Wyatt Papworth

Wyatt Angelicus van Sandau Papworth (1822–1894) was an English architect, surveyor and antiquarian. He is best known for his editorial work on the part-published Dictionary of Architecture, appearing 1853 to 1892, and the 1867 edition of Joseph Gwilt's Encyclopædia of Architecture.

Wyatt Papworth, 1889 photograph


Born in London on 23 January 1822, he was a younger son of the architect John Buonarotti Papworth. He received professional training in his father's office, and for some years worked in the office of the commissioners of sewers for Westminster. After a short time in the office of Sir John Rennie, he became assistant surveyor, under Thomas Allason, to the Alliance Assurance Company. On Allason's death he became sole surveyor there, in 1887 retiring on a pension. Besides the ordinary duties of his office, which comprised very numerous rebuildings and restorations under his direction, he designed and erected for the company a branch office at Ipswich in Suffolk, and published notes on fire risks.[1][2]

Papworth was elected a fellow of the Royal Institute of British Architects (RIBA) in 1860, and sat for many years on its council. His father being a member of the Cloth-Workers' Company, Papworth in due course became one of its liveryman of the company; and being elected to the court, he in 1879–81 served the offices of junior and senior warden, attaining the position of Master of the Company in 1889. During his year in office he represented the company at the opening of two new technical schools at Bingley and Dewsbury. He was interested in technical education, acting as a governor of the City and Guilds of London Institute, and represented his company on the governing body of Islington Polytechnic.[1]

In 1893, on the death of James William Wild, Papworth was appointed curator of Sir John Soane's Museum in Lincoln's Inn Fields. He died at the Soane Museum on 19 August 1894, and was buried in Highgate cemetery.[1]

Princes Park Mansions, a terrace in Liverpool designed by Wyatt Papworth for an 1843 competition[3]


Papworth undertook antiquarian investigations on topics associated with his profession. He sought to define the periods when fir, deal, and house-painting were introduced into England, and to determine the extent of the use of chestnut-timber in old buildings.[4] He researched the architects of medieval buildings, and, while not himself a Freemason, their connection with freemasonry.[5][6][7] His concern was the correct attribution of the designs for the buildings erected in England during the Middle Ages.[1][8]

In 1848, when Papworth and his brother John Woody Papworth had accumulated notes on the history of architecture, he issued a circular letter, suggesting a "Society for the Promotion of Architectural Information intended for the Revival and Restoration, Investigation and Publication, of Knowledge in Architecture and the Arts connected therewith." The result was the formation of the Architectural Publication Society for the production of "Detached Essays and Illustrations", which might be subsequently incorporated in a Cyclopædia of Architecture. Papworth prepared a list of 12,127 terms or headings. In 1852 the plan of the cyclopædia was reduced to a Dictionary of Explanation and Reference, which was started under the direction of a committee of leading architects. Wyatt Papworth was secretary and editor, and was assisted by his brother, John. The first part of this Dictionary was published in May 1853, and the last part in April 1892, forming eight volumes folio of text, and three volumes of illustrations, and containing 18,456 articles. The editorship and compilation of the Dictionary were entirely in Papworth's hands; nearly all the lists and references in the text and most of the biographical and topographical articles were also his. The work was printed for subscribers only, and produced at a cost of nearly £10,000.[1]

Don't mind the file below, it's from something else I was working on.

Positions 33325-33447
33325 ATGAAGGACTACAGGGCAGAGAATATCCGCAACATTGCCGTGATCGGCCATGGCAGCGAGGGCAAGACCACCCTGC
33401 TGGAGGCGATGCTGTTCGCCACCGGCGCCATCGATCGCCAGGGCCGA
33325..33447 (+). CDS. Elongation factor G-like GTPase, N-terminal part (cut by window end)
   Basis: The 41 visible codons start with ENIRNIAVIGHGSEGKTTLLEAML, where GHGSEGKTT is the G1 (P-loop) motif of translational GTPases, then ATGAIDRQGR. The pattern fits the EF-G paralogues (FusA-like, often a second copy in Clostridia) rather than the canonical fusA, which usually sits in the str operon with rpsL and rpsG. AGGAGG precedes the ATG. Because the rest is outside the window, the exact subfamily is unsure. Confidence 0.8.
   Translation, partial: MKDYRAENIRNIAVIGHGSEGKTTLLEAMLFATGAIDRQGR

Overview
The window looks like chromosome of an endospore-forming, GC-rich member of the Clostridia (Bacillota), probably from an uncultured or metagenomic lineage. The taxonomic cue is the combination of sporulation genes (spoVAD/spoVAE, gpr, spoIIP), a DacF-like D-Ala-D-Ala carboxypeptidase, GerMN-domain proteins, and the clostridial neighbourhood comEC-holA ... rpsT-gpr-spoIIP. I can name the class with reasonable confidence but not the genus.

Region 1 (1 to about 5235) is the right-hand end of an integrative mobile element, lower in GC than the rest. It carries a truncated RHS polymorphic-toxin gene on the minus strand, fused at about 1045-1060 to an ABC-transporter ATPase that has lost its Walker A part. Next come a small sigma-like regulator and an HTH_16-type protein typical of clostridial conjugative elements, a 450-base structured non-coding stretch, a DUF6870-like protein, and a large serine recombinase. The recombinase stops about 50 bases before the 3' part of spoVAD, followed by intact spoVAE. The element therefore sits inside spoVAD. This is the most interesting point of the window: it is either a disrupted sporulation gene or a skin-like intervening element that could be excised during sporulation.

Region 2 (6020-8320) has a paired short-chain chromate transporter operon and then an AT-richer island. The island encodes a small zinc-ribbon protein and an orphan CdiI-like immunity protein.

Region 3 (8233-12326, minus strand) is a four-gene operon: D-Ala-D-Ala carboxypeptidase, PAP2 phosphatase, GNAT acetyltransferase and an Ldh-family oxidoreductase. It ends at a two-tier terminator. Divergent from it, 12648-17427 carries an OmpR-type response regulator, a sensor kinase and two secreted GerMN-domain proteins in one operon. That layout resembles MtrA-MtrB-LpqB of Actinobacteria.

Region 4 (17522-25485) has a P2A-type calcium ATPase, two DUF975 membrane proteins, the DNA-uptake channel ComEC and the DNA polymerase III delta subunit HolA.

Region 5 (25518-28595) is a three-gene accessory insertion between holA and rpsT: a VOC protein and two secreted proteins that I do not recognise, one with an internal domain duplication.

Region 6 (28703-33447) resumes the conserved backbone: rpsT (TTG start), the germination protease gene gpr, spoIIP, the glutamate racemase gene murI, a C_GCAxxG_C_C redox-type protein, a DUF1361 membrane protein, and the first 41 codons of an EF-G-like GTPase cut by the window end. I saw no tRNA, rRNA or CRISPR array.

Page from the 1888 edition of the Encyclopædia of Architecture, edited by Wyatt Papworth

Papworth revised and edited in 1867 Joseph Gwilt's Encyclopædia of Architecture, first published in 1842. Papworth's edition included new information, which was greatly increased in two further editions produced by him in 1876 and 1889.[1]

For the Soane Museum, Papworth rewrote the Catalogue, and produced a sixth edition of its General Description. He supported the Dictionary of National Biography in the preparation of articles on architects, and himself contributed articles to vols. xli.–xliii.[1]

With his brother John, Papworth published:[1]